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49.8 MB (6.2 MB compressed)
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41.9 x 29.7 cm ⏐ 16.5 x 11.7 in (300dpi)
MIRIAM MASLO / SCIENCE PHOTO LIBRARY MIRIAM MASLO / SCIENCE PHOTO LIBRARY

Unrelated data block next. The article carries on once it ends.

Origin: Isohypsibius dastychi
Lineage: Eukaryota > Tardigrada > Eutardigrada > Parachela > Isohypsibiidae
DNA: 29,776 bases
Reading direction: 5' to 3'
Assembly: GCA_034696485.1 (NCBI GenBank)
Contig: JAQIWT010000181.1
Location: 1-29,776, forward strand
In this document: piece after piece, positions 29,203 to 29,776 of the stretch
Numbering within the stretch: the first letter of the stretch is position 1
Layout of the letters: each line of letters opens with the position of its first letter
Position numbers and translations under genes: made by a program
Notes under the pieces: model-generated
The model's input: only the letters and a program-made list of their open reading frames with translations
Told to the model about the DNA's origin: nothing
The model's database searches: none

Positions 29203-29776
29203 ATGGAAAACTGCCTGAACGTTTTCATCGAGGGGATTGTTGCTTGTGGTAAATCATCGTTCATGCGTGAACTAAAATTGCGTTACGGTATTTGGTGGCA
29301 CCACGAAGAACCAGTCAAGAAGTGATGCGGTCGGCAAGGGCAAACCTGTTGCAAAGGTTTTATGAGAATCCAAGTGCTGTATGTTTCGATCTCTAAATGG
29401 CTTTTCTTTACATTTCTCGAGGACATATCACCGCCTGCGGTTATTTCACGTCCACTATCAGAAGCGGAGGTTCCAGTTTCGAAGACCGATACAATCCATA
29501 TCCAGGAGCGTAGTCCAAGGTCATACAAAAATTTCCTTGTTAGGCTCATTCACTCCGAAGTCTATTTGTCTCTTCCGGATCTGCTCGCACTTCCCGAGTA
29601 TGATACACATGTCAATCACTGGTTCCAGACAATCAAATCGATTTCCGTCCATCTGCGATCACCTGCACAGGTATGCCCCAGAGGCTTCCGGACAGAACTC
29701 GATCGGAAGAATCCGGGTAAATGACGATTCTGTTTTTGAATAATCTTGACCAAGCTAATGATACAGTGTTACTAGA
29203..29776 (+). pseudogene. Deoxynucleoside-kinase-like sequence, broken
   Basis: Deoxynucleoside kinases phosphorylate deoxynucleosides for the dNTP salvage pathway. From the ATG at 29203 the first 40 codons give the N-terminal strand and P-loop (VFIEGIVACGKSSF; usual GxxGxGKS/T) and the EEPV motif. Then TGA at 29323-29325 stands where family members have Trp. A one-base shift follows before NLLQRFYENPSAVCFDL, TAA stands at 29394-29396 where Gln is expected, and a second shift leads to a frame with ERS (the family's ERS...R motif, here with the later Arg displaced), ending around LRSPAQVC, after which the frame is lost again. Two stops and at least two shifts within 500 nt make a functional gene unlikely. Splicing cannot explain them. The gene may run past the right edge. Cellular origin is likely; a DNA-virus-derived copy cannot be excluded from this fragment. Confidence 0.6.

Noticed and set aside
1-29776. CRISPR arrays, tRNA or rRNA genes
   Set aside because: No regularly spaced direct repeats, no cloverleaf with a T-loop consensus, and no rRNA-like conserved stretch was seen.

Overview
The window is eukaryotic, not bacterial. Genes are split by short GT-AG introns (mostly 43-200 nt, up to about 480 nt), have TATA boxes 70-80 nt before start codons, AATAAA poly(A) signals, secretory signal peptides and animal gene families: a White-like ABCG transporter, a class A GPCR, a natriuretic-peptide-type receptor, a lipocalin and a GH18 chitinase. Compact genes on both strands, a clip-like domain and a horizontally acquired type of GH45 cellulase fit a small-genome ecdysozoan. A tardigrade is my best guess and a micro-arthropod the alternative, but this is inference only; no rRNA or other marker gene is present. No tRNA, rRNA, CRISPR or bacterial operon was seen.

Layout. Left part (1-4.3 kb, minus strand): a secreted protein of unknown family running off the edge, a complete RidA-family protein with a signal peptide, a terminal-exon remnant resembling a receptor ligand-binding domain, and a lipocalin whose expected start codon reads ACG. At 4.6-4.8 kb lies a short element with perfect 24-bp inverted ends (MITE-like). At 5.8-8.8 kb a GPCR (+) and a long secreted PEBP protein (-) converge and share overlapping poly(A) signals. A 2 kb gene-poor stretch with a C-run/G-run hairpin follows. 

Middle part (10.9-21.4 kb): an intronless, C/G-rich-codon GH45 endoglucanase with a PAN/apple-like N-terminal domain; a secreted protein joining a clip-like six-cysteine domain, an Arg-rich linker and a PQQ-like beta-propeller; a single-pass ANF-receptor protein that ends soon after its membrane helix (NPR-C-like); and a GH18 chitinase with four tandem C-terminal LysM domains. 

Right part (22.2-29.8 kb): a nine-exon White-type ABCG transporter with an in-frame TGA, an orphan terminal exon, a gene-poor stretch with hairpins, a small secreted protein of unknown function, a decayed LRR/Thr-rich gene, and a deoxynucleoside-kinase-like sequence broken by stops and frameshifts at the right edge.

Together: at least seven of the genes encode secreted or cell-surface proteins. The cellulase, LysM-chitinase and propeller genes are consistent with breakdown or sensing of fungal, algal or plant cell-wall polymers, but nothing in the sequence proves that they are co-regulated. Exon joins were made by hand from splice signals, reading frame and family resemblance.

Healthy small intestine, coloured contrast barium enema X-ray. This X-ray of the abdomen shows a healthy coiled small intestine (centre and upper centre), part of the colon (to its immediate left) and the surrounding pelvic bone. The small intestine breaks down and absorbs partially-digested food from the stomach, before passing it on to the large intestine (colon), where excess water is absorbed. The banding within the small intestine is caused by circular folds, called plicae circulares,in its mucosal lining. The folds increase the surface area through which nutrients can be absorbed. The radio-opaque barium, introduced through an enema, enables the shape of the soft tissues of the small intestine to be seen.
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